Since 1989 the Meelia Center has connected classroom and community. Every semester over 250 students in dozens of courses across the disciplines apply class concepts through their community engagement. Sometimes an optional assignment, and sometimes built into the fabric of the course for all students, community engaged learning can deepen understanding of course material and build student skills and confidence. It also generates significant positive community impact.
Models of Community Engaged Learning
There are 3 types of Community Engaged Learning within the Meelia Center that offer a wide range of learning opportunities and ways to engage with the Manchester community.
With community based engaged-learning the placement sites available to students are determined by the course goals defined by the faculty member. Students who choose the community based engaged-learning option are provided with an orientation, on-going support, and reflection opportunities. If you are an education, nursing, fine arts or social work major you will take a number of required community based engaged-learning courses which lay a foundation for later practicum experiences.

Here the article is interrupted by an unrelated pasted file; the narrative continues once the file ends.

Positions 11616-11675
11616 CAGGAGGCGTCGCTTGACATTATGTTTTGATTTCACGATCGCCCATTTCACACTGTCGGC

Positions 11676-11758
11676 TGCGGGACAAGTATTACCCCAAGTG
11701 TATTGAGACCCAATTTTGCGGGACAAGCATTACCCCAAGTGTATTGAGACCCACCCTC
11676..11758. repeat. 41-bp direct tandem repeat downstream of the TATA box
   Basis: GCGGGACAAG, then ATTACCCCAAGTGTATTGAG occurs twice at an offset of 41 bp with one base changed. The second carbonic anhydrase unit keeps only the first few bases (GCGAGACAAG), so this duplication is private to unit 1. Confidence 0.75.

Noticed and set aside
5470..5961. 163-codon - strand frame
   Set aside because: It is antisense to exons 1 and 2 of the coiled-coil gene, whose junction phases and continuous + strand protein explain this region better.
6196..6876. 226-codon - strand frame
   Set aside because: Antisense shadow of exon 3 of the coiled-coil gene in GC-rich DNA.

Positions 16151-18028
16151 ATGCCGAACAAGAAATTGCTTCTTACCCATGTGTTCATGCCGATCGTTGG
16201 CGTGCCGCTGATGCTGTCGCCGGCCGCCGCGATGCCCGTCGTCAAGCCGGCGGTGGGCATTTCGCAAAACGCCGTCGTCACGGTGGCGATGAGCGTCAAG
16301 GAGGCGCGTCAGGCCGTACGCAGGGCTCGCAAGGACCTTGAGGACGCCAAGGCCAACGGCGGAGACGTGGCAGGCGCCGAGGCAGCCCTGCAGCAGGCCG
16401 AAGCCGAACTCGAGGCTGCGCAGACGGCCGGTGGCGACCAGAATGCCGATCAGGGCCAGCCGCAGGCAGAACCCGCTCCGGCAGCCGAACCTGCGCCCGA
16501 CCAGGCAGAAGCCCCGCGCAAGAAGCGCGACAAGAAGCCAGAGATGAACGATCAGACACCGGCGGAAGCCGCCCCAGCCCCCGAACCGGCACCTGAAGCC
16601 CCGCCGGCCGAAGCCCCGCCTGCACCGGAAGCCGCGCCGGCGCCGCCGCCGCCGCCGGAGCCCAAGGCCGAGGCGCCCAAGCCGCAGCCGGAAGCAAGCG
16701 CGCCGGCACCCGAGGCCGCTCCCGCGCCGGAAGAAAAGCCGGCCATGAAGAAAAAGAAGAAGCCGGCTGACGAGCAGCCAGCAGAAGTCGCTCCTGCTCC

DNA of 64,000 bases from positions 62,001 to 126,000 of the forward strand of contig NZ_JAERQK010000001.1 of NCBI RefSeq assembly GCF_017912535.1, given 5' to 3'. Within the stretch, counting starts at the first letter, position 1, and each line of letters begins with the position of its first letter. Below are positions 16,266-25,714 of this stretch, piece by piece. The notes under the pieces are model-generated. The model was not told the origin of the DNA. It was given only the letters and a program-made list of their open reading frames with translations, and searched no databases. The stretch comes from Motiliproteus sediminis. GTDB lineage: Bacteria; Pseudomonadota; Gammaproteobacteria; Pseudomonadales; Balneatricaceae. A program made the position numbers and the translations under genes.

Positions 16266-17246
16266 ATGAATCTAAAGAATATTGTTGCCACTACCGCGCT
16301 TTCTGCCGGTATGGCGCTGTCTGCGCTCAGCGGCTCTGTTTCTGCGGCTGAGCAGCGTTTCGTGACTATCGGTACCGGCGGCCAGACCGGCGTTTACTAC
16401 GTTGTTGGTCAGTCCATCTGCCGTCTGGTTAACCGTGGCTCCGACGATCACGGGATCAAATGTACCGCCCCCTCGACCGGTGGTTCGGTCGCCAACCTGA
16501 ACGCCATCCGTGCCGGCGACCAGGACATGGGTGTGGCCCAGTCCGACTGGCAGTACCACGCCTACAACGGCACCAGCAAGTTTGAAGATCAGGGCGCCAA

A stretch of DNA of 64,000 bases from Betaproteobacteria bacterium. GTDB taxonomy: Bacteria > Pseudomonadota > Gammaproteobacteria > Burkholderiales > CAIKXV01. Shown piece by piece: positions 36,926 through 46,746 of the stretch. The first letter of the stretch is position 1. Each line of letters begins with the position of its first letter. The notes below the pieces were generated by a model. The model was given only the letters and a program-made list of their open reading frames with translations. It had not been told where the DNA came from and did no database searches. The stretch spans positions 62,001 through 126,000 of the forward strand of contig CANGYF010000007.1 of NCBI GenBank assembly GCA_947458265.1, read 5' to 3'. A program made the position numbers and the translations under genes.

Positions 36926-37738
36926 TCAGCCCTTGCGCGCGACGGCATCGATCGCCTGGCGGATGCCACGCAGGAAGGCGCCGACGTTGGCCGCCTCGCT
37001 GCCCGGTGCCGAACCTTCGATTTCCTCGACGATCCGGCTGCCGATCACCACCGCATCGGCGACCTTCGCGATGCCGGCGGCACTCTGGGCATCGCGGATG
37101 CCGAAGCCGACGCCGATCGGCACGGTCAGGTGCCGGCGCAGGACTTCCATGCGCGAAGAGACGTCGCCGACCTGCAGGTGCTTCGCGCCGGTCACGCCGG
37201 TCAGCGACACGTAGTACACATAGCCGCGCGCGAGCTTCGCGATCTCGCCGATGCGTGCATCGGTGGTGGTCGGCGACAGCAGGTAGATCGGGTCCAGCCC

Class-based engaged learning allows the entire class to tackle a project that is defined with community. For example, Fine Arts classes invite non-profit agencies to present their design needs to an entire class, and then over the course of the semester the class generates art for their community client. The community partner gets dozens of creative images to choose from, and the students get experience working for a client, feedback on their drafts and final products, and opportunity to present their work.
The newest form of community engaged learning was developed by Meelia to appeal to faculty and students whose primary interests involve research. The Research in Support of Community strategy (RSC) creates a community impact for student research efforts.
As with all community engaged learning, the process begins with course goals defined by faculty and sites to match them. Here the service involves student research into questions defined by the community. Directors may request a review of the current literature on issues the agency is struggling with, information about successful local and national programs, or analysis of agency data.
RSC students are supported by Meelia student staff and the college’s Geisel Library research team. There is a research contract with the community that defines the question, how the results will be shared over the course of the semester, and the nature of the final product and presentation.